Post-pandemic, the municipal court now holds in-person court every three weeks at sites around Milwaukee, bringing court to the people and allowing court-users to move quickly through the justice system and stabilize their lives. Soon, the court will be able to provide online options for hearing-date registration without individuals having to call the court. Such practices are also saving staff time and resources, which may help retain court employees.

But changes that improve justice don’t always require inventing something new. We already know so much about how courts can work better across a range of operational competencies, including how to improve current challenges involving workforce recruitment and retention. We just need to take the steps to do them. Professional associations like NACM can help through educational, mentoring, and networking activities that share experiences and develop managerial competencies. Some steps to retain government employees and keep them motivated to perform at their very best are as basic as providing consistent encouragement and employee recognition, constructive feedback, and ongoing training and mentorship. Where possible, offer a hybrid work schedule and eliminate repetitive, manual tasks with automation; as I mentioned a moment ago, we have learned during the pandemic that courts can operate far more flexibly than we once imagined. Additional funds will not always be available, but court leaders can develop credibility with state and local officials and work with them when there are opportunities to make necessary hires and to provide pay increases. Such was the case with the American Rescue Plan Act, and federal grants and other resources should not be overlooked.

Understand that organizational culture is a foundational aspect of talent retention and many other court improvements. Consider your courts’ daily operations and how everyday habits impact culture. Remind employees of the important civic purposes and responsibilities of courts and create both short-term and long-term goals that everyone can work toward. Emphasize work-life balance, employee development, and good health practices; employee well-being has become a major issue during and in the wake of the pandemic and can contribute to performance. Encourage employees to work together and play together; a sense of community in the workplace can achieve wonders. Don’t be overwhelmed by thinking that you need to completely transform your court’s culture overnight; recognize that shaping the right culture takes time, and staffing turnover can sometimes create opportunities for positive cultural change, including greater diversity and inclusion. I call on each of us to rethink a few prior decisions until we find an area where we genuinely and prudently change our minds in light of new facts, circumstances, or priorities. In other words, let’s all learn something new and take a prudent risk to try it out.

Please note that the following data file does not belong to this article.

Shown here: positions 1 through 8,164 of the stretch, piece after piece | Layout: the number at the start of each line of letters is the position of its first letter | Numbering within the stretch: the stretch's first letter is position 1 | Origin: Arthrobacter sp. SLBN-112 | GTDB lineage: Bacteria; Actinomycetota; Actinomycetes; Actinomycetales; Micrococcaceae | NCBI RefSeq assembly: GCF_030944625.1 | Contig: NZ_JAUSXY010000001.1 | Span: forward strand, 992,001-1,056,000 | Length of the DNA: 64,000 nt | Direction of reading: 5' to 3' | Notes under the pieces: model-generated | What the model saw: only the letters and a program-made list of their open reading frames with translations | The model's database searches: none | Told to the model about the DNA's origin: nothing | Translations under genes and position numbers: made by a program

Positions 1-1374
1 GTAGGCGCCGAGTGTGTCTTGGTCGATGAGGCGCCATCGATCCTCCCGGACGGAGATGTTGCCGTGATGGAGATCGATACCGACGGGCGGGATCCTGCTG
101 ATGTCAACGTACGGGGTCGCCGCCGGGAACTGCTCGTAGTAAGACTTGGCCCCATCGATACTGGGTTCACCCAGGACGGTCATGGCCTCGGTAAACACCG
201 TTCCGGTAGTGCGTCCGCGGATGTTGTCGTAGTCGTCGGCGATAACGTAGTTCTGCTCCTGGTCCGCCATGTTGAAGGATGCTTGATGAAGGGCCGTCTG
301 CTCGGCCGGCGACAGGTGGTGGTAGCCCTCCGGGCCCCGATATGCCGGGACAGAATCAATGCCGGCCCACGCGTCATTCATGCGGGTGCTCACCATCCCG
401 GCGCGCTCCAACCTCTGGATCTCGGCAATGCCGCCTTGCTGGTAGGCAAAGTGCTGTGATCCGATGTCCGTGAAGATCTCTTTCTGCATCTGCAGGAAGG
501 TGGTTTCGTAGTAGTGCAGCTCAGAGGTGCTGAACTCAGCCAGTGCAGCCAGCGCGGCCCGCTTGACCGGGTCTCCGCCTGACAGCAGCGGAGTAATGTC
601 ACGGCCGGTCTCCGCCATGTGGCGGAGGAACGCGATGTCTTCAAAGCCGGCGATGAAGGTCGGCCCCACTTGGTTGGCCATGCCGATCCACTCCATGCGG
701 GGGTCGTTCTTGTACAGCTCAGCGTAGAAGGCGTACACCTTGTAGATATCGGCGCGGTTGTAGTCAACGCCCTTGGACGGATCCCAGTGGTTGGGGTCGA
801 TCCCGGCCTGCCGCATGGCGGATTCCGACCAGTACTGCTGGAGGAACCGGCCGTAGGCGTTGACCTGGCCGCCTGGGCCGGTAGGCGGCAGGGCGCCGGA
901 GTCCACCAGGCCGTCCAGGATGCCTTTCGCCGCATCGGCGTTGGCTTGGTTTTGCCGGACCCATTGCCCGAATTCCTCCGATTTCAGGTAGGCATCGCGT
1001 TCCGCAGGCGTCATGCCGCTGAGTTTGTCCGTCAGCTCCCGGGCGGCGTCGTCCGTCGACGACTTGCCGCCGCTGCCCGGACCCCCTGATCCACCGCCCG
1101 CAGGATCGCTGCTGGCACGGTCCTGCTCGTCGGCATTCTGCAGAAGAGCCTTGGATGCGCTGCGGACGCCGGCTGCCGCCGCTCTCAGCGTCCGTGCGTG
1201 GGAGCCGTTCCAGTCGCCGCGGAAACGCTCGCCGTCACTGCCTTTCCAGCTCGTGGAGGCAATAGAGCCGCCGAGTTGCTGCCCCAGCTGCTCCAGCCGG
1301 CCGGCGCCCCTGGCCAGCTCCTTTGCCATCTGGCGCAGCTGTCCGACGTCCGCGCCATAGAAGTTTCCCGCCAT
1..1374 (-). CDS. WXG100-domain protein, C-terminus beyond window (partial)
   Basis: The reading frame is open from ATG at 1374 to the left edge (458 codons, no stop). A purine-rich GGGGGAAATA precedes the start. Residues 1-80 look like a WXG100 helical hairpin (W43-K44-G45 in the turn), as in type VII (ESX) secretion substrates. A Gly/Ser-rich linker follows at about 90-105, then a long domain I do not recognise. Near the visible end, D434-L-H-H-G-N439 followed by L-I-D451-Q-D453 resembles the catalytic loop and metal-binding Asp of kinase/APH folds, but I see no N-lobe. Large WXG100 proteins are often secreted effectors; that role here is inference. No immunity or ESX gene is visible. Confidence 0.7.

The areas I highlighted this morning are areas identified in the last Voice of the Profession survey. I encourage us all to share our voice in the next Voice of the Profession survey to keep our organization vibrant and current.  I also want to emphasize for each and every one here that public trust and confidence in our justice system would wither without your courageous, even if often quiet, leadership in your own court and community and despite the personal and professional challenges you face. This is the value of your work. I want to underscore how much I and the NACM Board appreciate the work that you do daily. Let us all take to heart our “Call to Action” to lead the way in advancing justice. Be well and have a wonderful remainder of the conference!


Kathy Griffin is court administrator, 45th Circuit Court, St. Joseph County, Missouri, and immediate past president of NACM.